In a report, RBC cited strong wood product demand and the lower U.S. lumber import duties for its bullish rating.

In a new forecast out Tuesday, RBC raised its composite price estimate for lumber in 2021 to an average of US$575 per thousand board feet, up from US$475. Its average price is US$560 for this year.

It says western Canadian oriented strandboard, a type of panelling often used to clad new houses, is expected to average US$430 per thousand square feet in 2021, up from a previous estimate of US$305 and an average of US$420 in 2020.

Dan Healing, The Canadian Press


Like us on Facebook and follow us on Twitter.

Want to support local journalism during the pandemic? Make a donation here.

Housing

Get local stories you won't find anywhere else right to your inbox.
Sign up here

Just Posted

Undated Google photo of Safeway (20871 Fraser Hwy.).
Safeway, FreshCo, Shoppers and three Langley schools record COVID-19 cases

Two COVID-positive staff reported at same Safeway within days

Google Maps screenshot taken at 7:30 a.m.
TRAFFIC: Westbound Highway 1 crash blocking left lane in Langley

Incident at 264th Street slowing morning commuters

Aldergrove legion branch #265. (Aldergrove Star files)
Final phase of $14 million federal support fund rolls out to legion branches

Branches still reeling from pandemic receive remaining $3.8 million in emergency funds

Italian flat leaf parsley can be used in pesto, replacing fresh basil. (Heather Colpitts/Black Press Media)
ON COOKING: Chef Dez does parsley pesto

Pesto traditionally has fresh basil but it can also be made with another fresh herb

A bullet hole is seen in the windshield of an RCMP vehicle approximately 4 km from Vancouver International Airport after a one person was killed during a shooting outside the international departures terminal at the airport, in Richmond, B.C., Sunday, May 9, 2021. THE CANADIAN PRESS/Darryl Dyck
Homicide team IDs man in fatal YVR shooting as police grapple with spate of gang violence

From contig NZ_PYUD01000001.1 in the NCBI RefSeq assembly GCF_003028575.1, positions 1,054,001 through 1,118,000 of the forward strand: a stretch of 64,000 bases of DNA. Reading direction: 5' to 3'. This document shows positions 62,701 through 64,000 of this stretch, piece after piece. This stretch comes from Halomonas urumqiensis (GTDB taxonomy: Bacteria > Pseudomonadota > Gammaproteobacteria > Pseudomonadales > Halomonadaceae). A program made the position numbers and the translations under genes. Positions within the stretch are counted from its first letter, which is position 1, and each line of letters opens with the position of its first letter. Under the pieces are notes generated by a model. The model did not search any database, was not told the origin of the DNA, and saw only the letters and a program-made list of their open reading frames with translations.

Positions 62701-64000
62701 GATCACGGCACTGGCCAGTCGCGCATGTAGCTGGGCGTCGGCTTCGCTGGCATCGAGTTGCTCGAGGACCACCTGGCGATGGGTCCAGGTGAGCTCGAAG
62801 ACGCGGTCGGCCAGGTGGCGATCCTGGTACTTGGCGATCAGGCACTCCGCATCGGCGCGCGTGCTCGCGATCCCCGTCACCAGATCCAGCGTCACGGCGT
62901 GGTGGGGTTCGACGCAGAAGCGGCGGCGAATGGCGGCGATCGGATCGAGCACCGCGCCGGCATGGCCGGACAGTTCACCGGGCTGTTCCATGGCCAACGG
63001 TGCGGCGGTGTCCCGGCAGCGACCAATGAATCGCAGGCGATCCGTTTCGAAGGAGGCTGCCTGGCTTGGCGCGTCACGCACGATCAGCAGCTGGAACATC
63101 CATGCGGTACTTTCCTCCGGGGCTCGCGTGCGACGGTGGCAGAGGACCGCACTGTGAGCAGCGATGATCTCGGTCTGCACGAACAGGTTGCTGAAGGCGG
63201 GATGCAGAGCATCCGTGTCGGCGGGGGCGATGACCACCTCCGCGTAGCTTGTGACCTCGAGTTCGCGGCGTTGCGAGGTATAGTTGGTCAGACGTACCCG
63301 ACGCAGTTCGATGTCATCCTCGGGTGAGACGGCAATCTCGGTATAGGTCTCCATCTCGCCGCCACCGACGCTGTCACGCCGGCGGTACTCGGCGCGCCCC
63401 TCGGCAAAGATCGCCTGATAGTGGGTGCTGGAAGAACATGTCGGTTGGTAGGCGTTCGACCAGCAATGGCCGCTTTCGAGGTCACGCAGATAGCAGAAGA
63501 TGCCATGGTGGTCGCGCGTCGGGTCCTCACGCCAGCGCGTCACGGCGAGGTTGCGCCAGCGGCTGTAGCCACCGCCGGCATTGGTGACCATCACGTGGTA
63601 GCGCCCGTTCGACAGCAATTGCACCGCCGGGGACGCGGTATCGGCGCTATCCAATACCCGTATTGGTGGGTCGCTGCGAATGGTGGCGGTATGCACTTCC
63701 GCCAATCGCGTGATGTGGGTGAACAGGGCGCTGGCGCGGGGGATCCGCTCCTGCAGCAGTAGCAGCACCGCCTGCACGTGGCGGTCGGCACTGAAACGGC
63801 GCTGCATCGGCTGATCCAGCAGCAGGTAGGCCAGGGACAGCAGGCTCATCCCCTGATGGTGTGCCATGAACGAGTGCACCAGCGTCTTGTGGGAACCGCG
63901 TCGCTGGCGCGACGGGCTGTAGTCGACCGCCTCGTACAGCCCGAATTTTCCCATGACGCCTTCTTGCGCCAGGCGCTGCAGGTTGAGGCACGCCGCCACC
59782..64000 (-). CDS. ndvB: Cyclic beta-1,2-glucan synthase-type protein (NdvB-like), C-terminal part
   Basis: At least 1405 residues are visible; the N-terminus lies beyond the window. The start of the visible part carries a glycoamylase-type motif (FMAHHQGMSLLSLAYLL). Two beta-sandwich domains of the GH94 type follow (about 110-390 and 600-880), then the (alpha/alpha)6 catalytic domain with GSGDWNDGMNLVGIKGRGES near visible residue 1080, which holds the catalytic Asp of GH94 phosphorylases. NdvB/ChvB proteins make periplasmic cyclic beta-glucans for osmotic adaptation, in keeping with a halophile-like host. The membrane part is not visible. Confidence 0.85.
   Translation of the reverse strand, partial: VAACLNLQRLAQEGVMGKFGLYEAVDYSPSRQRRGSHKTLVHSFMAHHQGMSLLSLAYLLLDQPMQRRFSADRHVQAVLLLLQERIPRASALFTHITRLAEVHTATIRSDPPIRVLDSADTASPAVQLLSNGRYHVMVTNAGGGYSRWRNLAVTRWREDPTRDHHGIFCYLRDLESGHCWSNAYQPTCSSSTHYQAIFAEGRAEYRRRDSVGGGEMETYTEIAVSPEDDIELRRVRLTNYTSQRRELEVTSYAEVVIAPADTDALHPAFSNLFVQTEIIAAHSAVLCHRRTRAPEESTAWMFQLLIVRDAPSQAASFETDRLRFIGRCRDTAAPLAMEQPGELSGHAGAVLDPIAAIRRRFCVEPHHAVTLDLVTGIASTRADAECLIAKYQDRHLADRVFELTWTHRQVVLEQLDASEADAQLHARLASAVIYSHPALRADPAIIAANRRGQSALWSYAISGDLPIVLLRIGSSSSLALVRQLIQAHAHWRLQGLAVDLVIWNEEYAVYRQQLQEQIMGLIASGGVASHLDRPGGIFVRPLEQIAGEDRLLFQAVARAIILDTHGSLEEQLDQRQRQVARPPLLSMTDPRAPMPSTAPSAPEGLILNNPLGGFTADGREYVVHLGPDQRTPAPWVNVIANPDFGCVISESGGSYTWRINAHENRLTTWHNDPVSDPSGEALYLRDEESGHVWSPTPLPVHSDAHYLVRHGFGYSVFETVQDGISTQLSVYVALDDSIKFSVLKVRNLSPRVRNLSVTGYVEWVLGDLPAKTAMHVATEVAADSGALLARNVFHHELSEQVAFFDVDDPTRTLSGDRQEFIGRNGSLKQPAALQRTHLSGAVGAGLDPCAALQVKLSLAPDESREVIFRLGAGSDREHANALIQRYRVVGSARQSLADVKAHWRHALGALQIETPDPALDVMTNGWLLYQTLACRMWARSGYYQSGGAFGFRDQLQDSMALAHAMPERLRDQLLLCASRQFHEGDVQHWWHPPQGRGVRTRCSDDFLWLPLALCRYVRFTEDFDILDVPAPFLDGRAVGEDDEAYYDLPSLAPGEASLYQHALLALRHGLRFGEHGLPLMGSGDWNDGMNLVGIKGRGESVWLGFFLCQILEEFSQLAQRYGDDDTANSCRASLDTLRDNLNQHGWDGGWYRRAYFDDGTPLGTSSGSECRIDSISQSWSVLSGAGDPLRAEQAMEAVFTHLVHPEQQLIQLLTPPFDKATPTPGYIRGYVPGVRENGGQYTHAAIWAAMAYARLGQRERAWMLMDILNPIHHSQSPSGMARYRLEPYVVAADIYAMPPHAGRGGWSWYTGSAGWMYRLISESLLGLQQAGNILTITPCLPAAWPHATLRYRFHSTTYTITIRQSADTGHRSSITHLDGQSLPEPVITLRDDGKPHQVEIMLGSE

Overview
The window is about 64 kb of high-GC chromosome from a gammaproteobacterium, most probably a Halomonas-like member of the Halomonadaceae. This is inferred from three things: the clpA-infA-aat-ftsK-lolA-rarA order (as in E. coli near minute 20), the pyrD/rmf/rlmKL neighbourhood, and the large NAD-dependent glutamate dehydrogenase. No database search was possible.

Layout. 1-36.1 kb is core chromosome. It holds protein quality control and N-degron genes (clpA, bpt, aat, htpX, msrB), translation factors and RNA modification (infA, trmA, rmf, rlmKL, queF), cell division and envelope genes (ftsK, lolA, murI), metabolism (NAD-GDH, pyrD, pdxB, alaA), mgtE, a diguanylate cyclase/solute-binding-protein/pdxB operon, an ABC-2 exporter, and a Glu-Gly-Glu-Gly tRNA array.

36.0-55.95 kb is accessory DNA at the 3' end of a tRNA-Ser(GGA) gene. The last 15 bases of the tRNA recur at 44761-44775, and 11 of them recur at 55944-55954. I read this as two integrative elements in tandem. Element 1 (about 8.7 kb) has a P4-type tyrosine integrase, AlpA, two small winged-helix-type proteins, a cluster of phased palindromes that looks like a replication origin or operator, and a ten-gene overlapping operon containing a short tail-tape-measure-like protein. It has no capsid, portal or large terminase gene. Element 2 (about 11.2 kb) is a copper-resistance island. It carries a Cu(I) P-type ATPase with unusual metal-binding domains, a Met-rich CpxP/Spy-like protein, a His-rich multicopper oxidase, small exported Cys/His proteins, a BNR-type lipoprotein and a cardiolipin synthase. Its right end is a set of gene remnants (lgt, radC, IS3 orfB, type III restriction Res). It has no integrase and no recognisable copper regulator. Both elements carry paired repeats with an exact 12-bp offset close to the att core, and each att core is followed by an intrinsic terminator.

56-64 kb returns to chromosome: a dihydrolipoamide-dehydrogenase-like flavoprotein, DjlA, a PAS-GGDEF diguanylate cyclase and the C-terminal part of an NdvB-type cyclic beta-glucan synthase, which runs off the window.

Man, 20, charged in separate fatal shooting Burnaby over the weekend

Minister of Health Patty Hajdu responds to a question during question period in the House of Commons on Parliament Hill in Ottawa. THE CANADIAN PRESS/Sean Kilpatrick
Drug users were shut out of Vancouver’s decriminalization proposal, critics say, demanding redo

The coalition is asking the city to raise the proposed drug thresholds from a 3-day supply

David and Julie Kaplan with their children Estelle and Justin. (Special to The News)
COVID-19 border closure stops B.C. family’s cross-country move

Maple Ridge couple, two kids, turned away at New Brunswick border

Kelowna RCMP precinct. (Michael Rodriguez - Capital News)
Kelowna RCMP reviewing rough arrest after video shared on social media

The video shows an officer punching a man while arresting him for allegedly driving a stolen car

Cannabis bought in British Columbia (Ashley Wadhwani/Black Press Media)
Is it time to start thinking about greener ways to package cannabis?

Packaging suppliers are still figuring eco-friendly and affordable packaging options that fit the mandates of Cannabis Regulations

Michael Bublé in video posted to Arts Club Theatre Company’s Youtube channel.
VIDEO: Arts Club alum Michael Bublé backs theatre company’s re-opening campaign

Pandemic has caused 15 months of suspended operations for Arts Club, founded in 1964

Football player Christian Covington in photo posted to twitter.com/Chargers.
Surrey-raised NFLer Covington charged up to join Los Angeles team

Christian Covington, son of CFL Hall-of-Famer Grover Covington, grew up in the Sullivan Heights area

B.C. Labour Minister Harry Bains in the B.C. legislature, May 13, 2019. (Hansard TV)
B.C. to provide three days of sick pay for COVID-19 absences

Province will support employers on cost, labour minister says

(Pixabay)
B.C. doctors could face consequences for spreading COVID misinformation: college

College says doctors have a higher level of responsibility to not spread incorrect information

Most Read